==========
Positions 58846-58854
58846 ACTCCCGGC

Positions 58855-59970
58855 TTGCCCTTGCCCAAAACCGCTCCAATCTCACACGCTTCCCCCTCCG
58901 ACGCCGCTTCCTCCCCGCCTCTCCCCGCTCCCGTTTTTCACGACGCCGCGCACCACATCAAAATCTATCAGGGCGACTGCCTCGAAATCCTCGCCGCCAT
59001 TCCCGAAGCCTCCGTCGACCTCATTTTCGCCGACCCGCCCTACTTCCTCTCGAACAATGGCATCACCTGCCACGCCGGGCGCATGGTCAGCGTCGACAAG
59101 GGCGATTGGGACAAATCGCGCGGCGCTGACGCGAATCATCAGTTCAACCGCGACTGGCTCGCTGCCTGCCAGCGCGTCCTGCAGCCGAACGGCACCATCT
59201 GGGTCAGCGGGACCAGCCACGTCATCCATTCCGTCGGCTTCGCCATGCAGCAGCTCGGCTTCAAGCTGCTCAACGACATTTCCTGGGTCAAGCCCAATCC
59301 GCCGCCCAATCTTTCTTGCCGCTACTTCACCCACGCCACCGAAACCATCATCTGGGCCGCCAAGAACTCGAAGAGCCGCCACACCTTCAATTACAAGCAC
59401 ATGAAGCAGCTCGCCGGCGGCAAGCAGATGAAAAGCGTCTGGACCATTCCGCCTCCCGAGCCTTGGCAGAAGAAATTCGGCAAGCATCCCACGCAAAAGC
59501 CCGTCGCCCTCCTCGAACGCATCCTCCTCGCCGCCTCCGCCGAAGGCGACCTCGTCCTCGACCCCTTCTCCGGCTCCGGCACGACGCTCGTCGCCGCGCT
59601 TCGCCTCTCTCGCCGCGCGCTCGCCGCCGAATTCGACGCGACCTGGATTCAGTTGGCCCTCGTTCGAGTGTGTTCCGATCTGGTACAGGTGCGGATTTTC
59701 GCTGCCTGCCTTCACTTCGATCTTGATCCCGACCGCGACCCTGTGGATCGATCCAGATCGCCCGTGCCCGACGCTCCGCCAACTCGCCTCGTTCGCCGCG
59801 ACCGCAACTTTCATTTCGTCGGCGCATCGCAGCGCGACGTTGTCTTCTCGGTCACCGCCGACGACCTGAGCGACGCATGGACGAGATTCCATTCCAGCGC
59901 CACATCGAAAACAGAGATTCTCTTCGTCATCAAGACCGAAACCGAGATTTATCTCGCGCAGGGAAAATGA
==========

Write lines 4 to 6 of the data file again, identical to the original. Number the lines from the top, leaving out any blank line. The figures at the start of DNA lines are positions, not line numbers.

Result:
58855 TTGCCCTTGCCCAAAACCGCTCCAATCTCACACGCTTCCCCCTCCG
58901 ACGCCGCTTCCTCCCCGCCTCTCCCCGCTCCCGTTTTTCACGACGCCGCGCACCACATCAAAATCTATCAGGGCGACTGCCTCGAAATCCTCGCCGCCAT
59001 TCCCGAAGCCTCCGTCGACCTCATTTTCGCCGACCCGCCCTACTTCCTCTCGAACAATGGCATCACCTGCCACGCCGGGCGCATGGTCAGCGTCGACAAG